Tuesday, July 27, 2010

CFP: ImageTexT Special Issue Invisible Art: Lettering, Coloring, Publication Design and Other Invisible Elements of Comics (December 15)

Being that I've published an essay on comics lettering myself, I'm particularly interested in this special issue...

ImageTexT Special Issue
Invisible Art:
Lettering, Coloring, Publication Design and Other Invisible Elements of Comics

Guest Editors, Zach Whalen and Aaron Kashtan

The noted comic book letterer Richard Starkings wrote: “It is with good reason that comic book lettering is largely an uncelebrated art. The paradox of good lettering is that the better it is, the less noticeable it becomes to the reader. Often the best lettering job is practically invisible to the reader.” Lettering has historically been invisible to most comics scholars as well, as have many other elements of the comics page and the comics text, including coloring, publication design, paper, and bookbinding. These “invisible” aspects of comics have typically been ignored in favor of more “visible” aspects, such as artwork and narrative. Therefore, this special issue will focus on those parameters of the comics page and text that help to frame comics images and narratives, without themselves drawing the reader's attention. This issue seeks to render visible what is invisible in comics: to inquire how the production of meaning in comics has shaped and been shaped by the invisible properties of the comics page.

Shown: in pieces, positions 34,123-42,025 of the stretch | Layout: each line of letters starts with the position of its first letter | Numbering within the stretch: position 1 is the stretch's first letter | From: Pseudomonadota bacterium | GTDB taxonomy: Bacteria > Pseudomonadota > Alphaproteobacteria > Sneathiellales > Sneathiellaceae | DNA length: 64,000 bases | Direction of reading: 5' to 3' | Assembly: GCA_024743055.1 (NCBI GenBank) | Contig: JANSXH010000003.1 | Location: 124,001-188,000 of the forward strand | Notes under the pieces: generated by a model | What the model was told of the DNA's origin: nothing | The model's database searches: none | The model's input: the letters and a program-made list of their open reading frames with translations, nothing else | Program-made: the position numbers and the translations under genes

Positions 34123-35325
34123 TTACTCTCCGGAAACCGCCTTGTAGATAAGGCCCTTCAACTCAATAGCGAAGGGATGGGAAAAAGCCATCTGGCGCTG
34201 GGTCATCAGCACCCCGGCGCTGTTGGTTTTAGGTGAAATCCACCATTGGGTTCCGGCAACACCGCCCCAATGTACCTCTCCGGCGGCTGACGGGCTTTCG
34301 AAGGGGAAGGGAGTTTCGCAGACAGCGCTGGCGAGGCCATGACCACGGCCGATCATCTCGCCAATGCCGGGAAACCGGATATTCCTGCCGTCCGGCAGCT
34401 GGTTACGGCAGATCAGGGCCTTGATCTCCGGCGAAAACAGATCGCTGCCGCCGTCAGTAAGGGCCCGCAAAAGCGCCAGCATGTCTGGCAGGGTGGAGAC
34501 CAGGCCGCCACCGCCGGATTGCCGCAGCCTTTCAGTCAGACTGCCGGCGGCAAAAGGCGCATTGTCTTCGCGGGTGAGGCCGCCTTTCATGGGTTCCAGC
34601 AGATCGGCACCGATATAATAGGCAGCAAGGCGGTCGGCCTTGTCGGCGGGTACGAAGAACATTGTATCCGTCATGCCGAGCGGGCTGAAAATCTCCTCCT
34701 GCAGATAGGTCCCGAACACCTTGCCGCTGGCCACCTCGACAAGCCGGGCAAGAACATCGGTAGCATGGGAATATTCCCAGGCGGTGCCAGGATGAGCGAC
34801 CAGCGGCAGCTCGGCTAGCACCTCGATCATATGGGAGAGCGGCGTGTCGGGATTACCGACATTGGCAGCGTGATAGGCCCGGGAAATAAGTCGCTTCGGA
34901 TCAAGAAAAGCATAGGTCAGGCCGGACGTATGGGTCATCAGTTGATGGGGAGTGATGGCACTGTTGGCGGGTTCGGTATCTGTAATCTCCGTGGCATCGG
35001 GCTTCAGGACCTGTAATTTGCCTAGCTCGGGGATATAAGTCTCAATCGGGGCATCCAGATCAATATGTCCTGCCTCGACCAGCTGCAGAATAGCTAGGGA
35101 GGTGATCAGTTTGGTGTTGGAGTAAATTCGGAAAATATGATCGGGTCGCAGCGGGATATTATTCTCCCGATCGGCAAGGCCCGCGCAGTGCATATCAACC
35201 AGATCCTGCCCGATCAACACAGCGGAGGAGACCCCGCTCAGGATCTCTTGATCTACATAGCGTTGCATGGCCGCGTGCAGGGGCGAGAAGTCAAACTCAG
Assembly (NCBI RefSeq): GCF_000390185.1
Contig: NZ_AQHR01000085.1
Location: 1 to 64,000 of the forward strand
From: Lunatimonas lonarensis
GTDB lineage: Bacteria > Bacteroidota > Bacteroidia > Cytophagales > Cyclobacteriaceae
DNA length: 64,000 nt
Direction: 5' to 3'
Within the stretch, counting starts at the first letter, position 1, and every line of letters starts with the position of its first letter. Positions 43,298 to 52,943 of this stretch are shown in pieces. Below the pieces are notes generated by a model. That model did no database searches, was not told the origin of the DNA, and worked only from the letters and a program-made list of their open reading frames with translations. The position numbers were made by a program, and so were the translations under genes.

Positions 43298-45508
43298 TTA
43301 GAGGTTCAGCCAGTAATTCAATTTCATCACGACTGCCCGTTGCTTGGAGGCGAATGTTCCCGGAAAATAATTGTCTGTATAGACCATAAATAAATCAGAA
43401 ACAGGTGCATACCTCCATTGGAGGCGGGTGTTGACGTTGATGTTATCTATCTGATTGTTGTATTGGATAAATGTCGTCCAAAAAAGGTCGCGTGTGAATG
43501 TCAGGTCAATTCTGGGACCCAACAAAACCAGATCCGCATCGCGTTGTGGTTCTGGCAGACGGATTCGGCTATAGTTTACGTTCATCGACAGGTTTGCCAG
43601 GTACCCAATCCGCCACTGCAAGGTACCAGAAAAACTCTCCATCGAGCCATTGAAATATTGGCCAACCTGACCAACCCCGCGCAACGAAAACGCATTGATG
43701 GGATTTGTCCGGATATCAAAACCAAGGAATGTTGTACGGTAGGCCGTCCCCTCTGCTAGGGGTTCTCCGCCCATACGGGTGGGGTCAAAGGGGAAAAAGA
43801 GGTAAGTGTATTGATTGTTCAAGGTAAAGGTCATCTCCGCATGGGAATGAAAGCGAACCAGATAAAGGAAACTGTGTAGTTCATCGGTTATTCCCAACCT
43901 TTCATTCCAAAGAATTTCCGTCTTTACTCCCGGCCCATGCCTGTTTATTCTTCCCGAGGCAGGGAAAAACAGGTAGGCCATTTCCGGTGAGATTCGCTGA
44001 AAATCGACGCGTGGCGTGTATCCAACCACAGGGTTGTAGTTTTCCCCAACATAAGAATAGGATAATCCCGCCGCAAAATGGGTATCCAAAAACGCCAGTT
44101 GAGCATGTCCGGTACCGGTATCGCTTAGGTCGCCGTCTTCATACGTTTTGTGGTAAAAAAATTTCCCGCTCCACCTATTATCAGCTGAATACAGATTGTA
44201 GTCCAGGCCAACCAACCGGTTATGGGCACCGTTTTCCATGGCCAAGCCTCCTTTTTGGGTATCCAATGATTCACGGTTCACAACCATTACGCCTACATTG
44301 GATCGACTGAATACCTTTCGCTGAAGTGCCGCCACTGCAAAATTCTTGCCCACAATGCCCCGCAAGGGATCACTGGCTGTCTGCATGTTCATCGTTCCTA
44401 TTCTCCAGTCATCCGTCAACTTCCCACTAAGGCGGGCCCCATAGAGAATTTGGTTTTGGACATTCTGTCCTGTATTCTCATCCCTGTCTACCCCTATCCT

Potential topics for essays may include but are not limited to:
  • Artistic materials, e.g. pencils, ink, pens, paper, graphics tablets, styluses
  • Comics lettering, including conventions thereof (e.g. capitalization, bold lettering)
  • Paratextual or nondiegetic imagery in comics, e.g. word balloons, panel borders, emanata
  • Comics coloring techniques, e.g. digital coloring
  • Publication design
  • Comics printing processes
  • Comics publishing formats
  • Effects of repackaging comics in different formats (e.g. single issues versus trade paperbacks)
  • Effects of digital production and distribution on any or all of the above
  • Cultural differences in, and effects of translation (including scanlation) on, any or all of the above
  • Legal and cultural aspects of comics paratext
Submissions should be critical and/or theoretical in nature, rather than purely historical. As ImageTexT is concerned with the formal study of image/text relations, we are most interested in submissions that give significant attention to how images function in relationship to text. We strongly prefer to receive submissions that make reference to specific images and include high-resolution artwork along with text.

Essay submissions should not exceed 10,000 words, including notes. Contributors should format submissions based on the MLA Style Manual, 3rd edition, and use endnotes. Authors will be responsible for securing copyright permission for all images used.

Manuscripts should be submitted electronically to the special issue editors at akashtan@ufl.edu and zach.whalen@gmail.com.

The deadline for initial manuscript submission is December 15th, 2010.

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